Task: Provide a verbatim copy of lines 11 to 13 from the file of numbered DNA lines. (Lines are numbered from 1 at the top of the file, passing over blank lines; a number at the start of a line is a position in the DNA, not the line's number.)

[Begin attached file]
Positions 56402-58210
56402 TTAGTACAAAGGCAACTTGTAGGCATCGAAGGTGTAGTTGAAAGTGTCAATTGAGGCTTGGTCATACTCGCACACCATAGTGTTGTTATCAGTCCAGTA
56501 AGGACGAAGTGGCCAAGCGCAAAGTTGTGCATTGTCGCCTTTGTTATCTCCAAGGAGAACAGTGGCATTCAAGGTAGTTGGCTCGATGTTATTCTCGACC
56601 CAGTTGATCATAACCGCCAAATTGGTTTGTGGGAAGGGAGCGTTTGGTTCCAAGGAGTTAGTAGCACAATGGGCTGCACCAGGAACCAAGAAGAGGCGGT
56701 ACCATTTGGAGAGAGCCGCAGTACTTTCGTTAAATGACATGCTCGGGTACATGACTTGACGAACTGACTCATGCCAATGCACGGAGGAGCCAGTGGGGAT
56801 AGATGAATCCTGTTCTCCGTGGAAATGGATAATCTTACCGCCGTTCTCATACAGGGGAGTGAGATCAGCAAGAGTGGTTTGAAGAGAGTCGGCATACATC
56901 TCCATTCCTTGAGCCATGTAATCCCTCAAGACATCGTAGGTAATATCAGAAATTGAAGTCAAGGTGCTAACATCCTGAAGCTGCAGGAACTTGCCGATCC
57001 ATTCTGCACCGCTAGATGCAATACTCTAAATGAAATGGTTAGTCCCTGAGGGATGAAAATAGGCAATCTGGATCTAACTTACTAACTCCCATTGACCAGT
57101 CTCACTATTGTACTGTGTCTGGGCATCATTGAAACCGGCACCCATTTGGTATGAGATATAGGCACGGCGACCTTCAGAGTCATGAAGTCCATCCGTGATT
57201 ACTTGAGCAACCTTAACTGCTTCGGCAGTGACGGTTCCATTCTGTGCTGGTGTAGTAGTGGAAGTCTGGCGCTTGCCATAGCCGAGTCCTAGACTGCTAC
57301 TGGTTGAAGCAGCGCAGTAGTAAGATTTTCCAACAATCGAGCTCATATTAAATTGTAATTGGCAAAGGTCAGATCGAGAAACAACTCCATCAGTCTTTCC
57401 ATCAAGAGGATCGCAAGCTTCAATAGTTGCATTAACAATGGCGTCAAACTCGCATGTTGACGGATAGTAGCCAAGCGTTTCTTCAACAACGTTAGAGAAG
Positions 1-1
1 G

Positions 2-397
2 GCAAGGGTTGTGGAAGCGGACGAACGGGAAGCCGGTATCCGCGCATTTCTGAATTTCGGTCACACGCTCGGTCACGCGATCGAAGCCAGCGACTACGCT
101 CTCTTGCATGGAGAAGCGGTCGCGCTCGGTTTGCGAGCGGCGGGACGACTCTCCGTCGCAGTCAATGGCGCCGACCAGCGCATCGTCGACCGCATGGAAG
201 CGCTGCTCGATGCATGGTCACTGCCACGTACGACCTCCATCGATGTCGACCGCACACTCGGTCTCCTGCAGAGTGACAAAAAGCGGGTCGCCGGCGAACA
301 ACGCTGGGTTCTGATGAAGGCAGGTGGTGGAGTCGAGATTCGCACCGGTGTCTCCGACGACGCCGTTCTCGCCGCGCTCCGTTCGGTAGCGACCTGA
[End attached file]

57301 TGGTTGAAGCAGCGCAGTAGTAAGATTTTCCAACAATCGAGCTCATATTAAATTGTAATTGGCAAAGGTCAGATCGAGAAACAACTCCATCAGTCTTTCC
57401 ATCAAGAGGATCGCAAGCTTCAATAGTTGCATTAACAATGGCGTCAAACTCGCATGTTGACGGATAGTAGCCAAGCGTTTCTTCAACAACGTTAGAGAAG
Positions 1-1